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Cancer whole-genome sequencing: present and future

Oncogene volume 34, pages 59435950 (03 December 2015) | Download Citation

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Abstract

Recent explosive advances in next-generation sequencing technology and computational approaches to massive data enable us to analyze a number of cancer genome profiles by whole-genome sequencing (WGS). To explore cancer genomic alterations and their diversity comprehensively, global and local cancer genome-sequencing projects, including ICGC and TCGA, have been analyzing many types of cancer genomes mainly by exome sequencing. However, there is limited information on somatic mutations in non-coding regions including untranslated regions, introns, regulatory elements and non-coding RNAs, and rearrangements, sometimes producing fusion genes, and pathogen detection in cancer genomes remain widely unexplored. WGS approaches can detect these unexplored mutations, as well as coding mutations and somatic copy number alterations, and help us to better understand the whole landscape of cancer genomes and elucidate functions of these unexplored genomic regions. Analysis of cancer genomes using the present WGS platforms is still primitive and there are substantial improvements to be made in sequencing technologies, informatics and computer resources. Taking account of the extreme diversity of cancer genomes and phenotype, it is also required to analyze much more WGS data and integrate these with multi-omics data, functional data and clinical-pathological data in a large number of sample sets to interpret them more fully and efficiently.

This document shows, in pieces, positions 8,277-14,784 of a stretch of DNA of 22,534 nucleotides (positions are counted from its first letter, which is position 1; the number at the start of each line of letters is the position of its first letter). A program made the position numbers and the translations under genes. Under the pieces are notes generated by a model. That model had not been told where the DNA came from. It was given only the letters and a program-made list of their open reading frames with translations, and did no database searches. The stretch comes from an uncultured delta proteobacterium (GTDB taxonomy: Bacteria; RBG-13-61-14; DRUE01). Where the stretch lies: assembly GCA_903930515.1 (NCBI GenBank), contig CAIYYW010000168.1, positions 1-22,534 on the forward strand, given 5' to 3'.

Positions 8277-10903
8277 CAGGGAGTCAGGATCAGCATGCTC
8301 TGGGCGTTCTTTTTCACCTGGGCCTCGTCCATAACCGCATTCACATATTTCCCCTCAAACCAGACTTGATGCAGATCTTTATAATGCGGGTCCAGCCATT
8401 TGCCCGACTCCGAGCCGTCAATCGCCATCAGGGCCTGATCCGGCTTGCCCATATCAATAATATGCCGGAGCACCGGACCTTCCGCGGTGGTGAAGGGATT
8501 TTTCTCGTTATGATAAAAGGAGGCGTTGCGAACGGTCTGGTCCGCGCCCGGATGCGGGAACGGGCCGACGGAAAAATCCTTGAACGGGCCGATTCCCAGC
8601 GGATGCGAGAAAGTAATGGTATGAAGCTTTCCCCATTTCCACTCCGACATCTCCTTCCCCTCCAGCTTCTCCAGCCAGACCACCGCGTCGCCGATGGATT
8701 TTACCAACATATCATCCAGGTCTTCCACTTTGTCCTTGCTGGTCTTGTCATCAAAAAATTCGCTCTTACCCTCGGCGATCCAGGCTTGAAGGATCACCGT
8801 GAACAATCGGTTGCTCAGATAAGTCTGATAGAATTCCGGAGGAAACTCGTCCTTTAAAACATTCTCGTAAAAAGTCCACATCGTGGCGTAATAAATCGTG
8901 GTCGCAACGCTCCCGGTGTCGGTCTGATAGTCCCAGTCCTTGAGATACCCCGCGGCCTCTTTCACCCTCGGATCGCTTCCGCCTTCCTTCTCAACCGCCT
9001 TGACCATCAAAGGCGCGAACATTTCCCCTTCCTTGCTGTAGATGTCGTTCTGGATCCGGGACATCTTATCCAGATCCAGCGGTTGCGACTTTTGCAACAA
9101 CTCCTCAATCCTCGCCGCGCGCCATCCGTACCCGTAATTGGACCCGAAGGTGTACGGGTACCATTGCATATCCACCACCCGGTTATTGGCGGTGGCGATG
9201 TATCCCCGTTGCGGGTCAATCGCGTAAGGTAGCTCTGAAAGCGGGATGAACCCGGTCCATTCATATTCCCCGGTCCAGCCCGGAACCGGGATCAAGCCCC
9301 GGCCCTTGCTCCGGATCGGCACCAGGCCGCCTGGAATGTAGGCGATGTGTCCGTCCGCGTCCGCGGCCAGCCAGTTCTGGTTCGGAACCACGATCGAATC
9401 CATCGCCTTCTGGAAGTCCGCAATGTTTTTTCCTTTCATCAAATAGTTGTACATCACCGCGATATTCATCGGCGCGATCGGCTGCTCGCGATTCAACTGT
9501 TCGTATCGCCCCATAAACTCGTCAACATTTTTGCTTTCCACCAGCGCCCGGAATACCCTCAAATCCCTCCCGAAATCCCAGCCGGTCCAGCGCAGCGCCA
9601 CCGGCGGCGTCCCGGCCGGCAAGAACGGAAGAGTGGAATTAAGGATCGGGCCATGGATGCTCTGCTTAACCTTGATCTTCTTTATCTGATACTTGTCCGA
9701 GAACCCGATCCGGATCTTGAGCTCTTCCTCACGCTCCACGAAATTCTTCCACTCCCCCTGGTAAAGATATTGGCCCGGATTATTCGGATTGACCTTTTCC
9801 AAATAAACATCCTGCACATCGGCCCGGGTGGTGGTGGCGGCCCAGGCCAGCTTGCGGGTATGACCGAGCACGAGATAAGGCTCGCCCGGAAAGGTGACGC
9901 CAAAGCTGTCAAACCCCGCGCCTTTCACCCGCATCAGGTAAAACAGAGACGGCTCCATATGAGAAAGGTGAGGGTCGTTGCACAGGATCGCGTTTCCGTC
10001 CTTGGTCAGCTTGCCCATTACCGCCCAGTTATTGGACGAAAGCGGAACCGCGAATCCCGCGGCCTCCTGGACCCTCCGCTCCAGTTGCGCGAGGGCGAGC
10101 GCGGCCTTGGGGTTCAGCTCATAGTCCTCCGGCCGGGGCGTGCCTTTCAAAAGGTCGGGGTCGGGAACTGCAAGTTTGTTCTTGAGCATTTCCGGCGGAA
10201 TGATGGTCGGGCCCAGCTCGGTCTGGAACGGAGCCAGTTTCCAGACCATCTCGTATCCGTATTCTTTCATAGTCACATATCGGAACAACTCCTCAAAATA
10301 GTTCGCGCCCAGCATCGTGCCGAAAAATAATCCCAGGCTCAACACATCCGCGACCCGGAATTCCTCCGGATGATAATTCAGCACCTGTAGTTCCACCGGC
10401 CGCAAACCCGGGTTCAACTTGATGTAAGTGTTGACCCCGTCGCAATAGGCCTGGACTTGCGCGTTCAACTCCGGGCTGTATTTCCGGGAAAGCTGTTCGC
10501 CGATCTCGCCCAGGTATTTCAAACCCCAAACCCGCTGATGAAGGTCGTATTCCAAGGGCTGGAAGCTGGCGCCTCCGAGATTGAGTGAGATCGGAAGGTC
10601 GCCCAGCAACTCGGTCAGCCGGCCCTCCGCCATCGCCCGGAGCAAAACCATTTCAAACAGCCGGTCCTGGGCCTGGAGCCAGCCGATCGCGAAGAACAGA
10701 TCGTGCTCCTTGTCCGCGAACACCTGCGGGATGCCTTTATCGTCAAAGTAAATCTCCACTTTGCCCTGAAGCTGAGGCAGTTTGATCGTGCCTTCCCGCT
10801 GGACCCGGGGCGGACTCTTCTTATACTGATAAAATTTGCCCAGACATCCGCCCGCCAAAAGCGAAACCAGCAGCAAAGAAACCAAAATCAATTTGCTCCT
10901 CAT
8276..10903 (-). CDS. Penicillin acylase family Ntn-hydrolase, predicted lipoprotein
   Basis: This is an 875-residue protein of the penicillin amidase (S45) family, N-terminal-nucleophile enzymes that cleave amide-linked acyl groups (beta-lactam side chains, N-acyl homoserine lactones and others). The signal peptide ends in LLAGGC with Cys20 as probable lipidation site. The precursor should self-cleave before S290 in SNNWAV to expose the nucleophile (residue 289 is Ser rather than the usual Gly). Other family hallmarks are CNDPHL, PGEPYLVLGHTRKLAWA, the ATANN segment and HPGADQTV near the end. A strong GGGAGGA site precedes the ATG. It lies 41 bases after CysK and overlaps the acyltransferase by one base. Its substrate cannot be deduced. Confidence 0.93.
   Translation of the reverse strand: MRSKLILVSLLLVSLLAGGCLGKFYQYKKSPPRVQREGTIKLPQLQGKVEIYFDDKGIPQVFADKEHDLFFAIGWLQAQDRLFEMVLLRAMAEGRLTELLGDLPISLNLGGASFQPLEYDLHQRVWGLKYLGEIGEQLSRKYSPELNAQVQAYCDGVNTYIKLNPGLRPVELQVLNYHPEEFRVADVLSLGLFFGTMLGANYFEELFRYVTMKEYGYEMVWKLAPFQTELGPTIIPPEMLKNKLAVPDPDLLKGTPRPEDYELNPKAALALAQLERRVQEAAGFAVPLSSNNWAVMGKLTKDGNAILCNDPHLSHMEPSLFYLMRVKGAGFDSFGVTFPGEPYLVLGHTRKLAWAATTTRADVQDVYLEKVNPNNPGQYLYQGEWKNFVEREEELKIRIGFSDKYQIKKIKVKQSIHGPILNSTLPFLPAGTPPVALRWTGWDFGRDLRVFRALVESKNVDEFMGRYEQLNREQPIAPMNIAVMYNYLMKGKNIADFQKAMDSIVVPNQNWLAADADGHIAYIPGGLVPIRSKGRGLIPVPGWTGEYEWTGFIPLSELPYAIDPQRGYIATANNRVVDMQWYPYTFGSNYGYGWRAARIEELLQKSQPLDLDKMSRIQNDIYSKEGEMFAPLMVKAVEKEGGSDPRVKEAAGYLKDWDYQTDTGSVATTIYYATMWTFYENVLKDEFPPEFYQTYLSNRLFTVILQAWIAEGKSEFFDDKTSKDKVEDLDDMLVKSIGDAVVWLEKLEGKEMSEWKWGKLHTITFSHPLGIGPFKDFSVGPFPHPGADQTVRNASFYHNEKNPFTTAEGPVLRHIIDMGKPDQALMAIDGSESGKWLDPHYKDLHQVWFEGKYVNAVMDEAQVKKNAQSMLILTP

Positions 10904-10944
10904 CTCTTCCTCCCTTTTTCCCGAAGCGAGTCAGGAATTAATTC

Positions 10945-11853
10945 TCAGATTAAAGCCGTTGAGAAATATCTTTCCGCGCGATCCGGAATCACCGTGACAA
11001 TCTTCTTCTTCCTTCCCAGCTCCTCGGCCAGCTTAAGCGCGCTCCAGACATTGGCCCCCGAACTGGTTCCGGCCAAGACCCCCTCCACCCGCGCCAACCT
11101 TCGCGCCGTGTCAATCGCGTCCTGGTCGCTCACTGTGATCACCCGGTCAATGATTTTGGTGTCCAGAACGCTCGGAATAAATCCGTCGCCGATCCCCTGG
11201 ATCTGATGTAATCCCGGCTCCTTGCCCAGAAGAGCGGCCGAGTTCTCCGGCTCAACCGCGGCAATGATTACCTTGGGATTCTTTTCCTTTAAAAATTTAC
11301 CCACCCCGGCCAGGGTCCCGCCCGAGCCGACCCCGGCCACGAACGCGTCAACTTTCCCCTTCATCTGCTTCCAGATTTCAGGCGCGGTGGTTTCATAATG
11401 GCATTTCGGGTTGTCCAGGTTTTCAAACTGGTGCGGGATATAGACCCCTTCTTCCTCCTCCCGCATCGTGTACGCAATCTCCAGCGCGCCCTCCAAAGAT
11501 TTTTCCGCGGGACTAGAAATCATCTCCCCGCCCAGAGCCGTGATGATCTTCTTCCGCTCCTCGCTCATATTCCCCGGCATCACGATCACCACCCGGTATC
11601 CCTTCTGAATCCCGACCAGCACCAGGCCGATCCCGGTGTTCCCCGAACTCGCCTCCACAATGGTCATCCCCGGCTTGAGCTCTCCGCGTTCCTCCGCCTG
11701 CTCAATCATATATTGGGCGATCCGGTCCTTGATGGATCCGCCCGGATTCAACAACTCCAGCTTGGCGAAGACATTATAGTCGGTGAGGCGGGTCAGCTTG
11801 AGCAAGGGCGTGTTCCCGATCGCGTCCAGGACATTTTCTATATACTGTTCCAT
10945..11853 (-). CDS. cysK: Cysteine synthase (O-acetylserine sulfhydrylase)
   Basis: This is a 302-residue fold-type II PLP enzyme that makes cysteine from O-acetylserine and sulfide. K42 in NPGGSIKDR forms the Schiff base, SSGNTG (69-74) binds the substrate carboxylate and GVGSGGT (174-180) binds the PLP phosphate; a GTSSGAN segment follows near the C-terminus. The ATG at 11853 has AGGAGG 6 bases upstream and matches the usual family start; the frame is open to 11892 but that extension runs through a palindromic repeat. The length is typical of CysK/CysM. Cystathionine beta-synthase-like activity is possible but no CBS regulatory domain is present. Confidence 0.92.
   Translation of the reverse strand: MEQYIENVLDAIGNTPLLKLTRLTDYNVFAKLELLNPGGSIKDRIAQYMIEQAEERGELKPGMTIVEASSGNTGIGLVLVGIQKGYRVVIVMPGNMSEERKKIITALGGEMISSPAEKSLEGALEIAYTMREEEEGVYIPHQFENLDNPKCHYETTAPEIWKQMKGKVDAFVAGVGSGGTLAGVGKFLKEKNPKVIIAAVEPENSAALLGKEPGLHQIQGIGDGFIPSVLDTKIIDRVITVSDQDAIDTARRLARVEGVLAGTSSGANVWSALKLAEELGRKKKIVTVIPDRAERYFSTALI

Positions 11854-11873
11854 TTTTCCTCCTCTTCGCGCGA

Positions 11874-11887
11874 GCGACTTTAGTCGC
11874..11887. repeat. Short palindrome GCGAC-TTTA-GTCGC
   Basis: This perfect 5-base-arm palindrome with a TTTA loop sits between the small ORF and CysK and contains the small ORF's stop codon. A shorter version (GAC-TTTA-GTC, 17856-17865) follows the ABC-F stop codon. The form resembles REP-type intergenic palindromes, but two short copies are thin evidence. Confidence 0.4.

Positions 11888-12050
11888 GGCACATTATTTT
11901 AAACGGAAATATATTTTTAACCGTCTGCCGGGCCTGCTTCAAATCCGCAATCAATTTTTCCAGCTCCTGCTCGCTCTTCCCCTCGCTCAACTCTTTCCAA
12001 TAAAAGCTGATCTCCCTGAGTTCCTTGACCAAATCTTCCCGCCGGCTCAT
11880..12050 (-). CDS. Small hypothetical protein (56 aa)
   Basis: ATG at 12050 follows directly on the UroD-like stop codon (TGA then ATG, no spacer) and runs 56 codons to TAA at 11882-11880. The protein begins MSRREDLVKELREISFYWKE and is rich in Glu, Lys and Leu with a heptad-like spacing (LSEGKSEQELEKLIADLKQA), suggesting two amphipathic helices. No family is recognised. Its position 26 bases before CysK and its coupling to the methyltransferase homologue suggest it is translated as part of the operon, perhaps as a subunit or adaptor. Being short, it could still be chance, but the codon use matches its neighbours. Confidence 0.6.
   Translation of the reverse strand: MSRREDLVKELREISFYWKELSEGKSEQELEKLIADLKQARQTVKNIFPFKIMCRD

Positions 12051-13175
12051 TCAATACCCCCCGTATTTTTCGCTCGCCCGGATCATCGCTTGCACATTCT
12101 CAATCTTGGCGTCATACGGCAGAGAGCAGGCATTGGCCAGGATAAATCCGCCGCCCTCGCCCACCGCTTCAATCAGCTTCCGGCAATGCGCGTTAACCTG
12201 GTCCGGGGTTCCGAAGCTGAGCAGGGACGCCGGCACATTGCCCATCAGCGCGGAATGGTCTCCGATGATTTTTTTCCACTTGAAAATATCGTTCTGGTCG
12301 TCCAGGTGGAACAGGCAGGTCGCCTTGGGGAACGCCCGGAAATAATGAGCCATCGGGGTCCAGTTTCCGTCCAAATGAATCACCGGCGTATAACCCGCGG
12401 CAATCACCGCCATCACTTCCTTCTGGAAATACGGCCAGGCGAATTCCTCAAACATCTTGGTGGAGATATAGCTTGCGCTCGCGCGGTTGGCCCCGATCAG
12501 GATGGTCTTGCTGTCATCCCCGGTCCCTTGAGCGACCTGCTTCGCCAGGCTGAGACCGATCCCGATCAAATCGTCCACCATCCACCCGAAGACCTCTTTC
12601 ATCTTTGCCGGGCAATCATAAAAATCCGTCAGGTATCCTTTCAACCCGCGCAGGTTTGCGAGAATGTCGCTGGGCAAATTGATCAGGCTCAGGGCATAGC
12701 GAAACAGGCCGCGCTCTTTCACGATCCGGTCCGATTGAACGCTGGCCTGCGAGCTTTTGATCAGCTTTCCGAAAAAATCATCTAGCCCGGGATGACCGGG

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Acknowledgements

We thank researchers and technical staffs in RIKEN-IMS and Professor Miyano and his fellows in Human Genome Center, Institute of Medical Science, The University of Tokyo for their great efforts to cancer genome sequencing in ICGC project. The super-computing resource ‘SHIROKANE’ was provided by Human Genome Center, The University of Tokyo (http://sc.hgc.jp/shirokane.html). This work was supported partially by RIKEN President’s Fund 2011, the Princess Takamatsu Cancer Research Fund, and Takeda Science Foundation.

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  1. Laboratory for Genome Sequencing Analysis, RIKEN Center for Integrative Medical Sciences, Tokyo, Japan

    • H Nakagawa
    • , C P Wardell
    • , M Furuta
    • , H Taniguchi
    •  & A Fujimoto

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The authors declare no conflict of interest.

Corresponding author

Correspondence to H Nakagawa.

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DOI

https://doi.org/10.1038/onc.2015.90

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